Training dual-task walking in community-dwelling adults within 1 year of stroke

a protocol for a single-blind randomized controlled trial

Prudence Plummer-D'Amato, Anastasia Kyvelidou, Dagmar Sternad, Bijan Najafi, Raymond M. Villalobos, David Zurakowski

Research output: Contribution to journalArticle

15 Citations (Scopus)

Abstract

Background: Community ambulation is a highly complex skill requiring the ability to adapt to increased environmental complexity and perform multiple tasks simultaneously. After stroke, individuals demonstrate a diminished ability to perform dual-tasks. Current evidence suggests that conventional rehabilitation does not adequately address gait-related dual-task impairments after stroke, which may be contributing to low levels of participation and physical inactivity in community-dwelling stroke survivors. The objective of this study is to investigate the efficacy of dual-task gait training in community-dwelling adults within 1 year of stroke. Specifically, we will compare the effects of dual-task gait training and single-task gait training on cognitive-motor interference during walking at preferred speed and at fastest comfortable speed (Aim 1), locomotor control during obstacle negotiation (Aim 2), and spontaneous physical activity (Aim 3).Methods/Design: This single-blind randomized controlled trial will involve 44 individuals within 12 months of stroke. Following baseline evaluation, participants will be randomly allocated to single- or dual-task gait training. Both groups will receive 12, 30-minute sessions provided one-on-one over 4-6 weeks in an outpatient therapy setting. Single-task gait training involves practice of gait activities incorporating motor relearning principles. Dual-task gait training involves an identical gait training protocol; the critical difference being that the dual-task gait training group will practice the gait activities while simultaneously performing a cognitive task for 75% of the repetitions. Blinded assessors will measure outcomes at baseline, post-intervention, and 6 months after completion of the intervention. The primary outcome measure will be dual-task effects on gait speed and cognition during unobstructed walking. Secondary outcomes include spatiotemporal and kinetic gait parameters during unobstructed single- and dual-task walking at preferred and fastest comfortable walking speeds, gait parameters during high and low obstacle crossing, spontaneous physical activity, executive function, lower extremity motor function, Timed Up and Go, balance self-efficacy, number of falls, and stroke-related disability. Hypotheses for each aim will be tested using an intention-to-treat analysis with repeated measures ANOVA design.Discussion: This trial will provide evidence to help clinicians make decisions about the types of activities to include in rehabilitation to improve dual-task walking after stroke.Trial registration: ClinicalTrials.gov NCT01568957.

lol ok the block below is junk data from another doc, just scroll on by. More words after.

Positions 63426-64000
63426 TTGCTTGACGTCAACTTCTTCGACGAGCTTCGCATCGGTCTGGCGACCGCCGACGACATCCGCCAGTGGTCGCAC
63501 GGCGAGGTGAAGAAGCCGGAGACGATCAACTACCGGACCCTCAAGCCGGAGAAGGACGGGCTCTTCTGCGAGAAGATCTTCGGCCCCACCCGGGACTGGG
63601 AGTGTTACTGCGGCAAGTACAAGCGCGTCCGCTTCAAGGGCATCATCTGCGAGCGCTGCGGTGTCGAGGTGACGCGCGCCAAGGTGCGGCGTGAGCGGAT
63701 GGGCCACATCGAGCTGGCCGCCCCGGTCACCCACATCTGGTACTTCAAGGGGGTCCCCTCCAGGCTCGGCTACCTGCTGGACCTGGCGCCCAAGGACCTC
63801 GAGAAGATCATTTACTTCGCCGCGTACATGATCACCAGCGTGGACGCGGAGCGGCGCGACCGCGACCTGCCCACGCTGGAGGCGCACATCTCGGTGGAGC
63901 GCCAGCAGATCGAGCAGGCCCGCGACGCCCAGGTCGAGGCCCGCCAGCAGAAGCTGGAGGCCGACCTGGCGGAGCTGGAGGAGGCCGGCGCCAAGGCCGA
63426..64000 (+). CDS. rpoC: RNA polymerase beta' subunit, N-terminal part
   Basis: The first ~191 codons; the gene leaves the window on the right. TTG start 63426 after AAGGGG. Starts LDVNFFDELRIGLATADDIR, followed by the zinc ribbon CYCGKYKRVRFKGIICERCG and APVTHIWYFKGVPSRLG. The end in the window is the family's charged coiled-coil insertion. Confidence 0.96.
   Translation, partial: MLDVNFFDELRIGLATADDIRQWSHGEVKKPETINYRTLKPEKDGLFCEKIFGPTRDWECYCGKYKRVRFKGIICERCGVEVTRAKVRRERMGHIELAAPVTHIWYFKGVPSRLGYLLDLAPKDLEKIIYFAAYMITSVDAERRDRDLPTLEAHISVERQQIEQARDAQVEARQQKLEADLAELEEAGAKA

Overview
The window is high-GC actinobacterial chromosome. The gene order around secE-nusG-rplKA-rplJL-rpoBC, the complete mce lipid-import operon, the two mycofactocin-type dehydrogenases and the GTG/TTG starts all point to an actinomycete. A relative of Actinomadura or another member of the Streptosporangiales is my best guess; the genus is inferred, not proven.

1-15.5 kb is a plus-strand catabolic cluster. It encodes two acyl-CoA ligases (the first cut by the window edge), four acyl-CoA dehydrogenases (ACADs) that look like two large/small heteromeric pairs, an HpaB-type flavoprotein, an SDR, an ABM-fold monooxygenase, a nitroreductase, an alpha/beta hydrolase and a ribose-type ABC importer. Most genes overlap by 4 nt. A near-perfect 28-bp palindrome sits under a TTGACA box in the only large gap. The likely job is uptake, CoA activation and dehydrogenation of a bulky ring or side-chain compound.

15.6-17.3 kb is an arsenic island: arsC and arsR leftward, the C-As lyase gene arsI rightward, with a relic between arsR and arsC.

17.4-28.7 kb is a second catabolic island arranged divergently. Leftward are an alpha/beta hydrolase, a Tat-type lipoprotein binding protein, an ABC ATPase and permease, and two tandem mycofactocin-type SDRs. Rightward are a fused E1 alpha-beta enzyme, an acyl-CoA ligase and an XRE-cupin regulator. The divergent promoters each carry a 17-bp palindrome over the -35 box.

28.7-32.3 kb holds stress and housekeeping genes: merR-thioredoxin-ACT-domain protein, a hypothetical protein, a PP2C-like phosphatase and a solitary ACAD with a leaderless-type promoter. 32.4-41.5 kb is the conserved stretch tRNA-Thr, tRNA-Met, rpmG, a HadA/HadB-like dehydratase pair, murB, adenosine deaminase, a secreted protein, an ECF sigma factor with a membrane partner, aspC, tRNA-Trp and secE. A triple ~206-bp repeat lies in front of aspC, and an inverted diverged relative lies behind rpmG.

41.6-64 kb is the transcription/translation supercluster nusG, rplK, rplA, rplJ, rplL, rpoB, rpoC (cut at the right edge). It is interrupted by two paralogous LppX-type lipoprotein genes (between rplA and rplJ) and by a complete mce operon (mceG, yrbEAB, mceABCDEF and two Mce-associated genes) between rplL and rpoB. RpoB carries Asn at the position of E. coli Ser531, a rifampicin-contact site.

Original languageEnglish (US)
Article number129
JournalBMC Neurology
Volume12
DOIs
StatePublished - Oct 31 2012
Externally publishedYes

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Independent Living
Gait
Walking
Randomized Controlled Trials
Stroke
Aptitude
Rehabilitation
Outcome Assessment (Health Care)
Exercise
Intention to Treat Analysis
Executive Function
Negotiating
Self Efficacy
Cognition
Survivors

All Science Journal Classification (ASJC) codes

  • Clinical Neurology

Cite this

Training dual-task walking in community-dwelling adults within 1 year of stroke : a protocol for a single-blind randomized controlled trial. / Plummer-D'Amato, Prudence; Kyvelidou, Anastasia; Sternad, Dagmar; Najafi, Bijan; Villalobos, Raymond M.; Zurakowski, David.

In: BMC Neurology, Vol. 12, 129, 31.10.2012.

Research output: Contribution to journalArticle

Plummer-D'Amato, Prudence ; Kyvelidou, Anastasia ; Sternad, Dagmar ; Najafi, Bijan ; Villalobos, Raymond M. ; Zurakowski, David. / Training dual-task walking in community-dwelling adults within 1 year of stroke : a protocol for a single-blind randomized controlled trial. In: BMC Neurology. 2012 ; Vol. 12.
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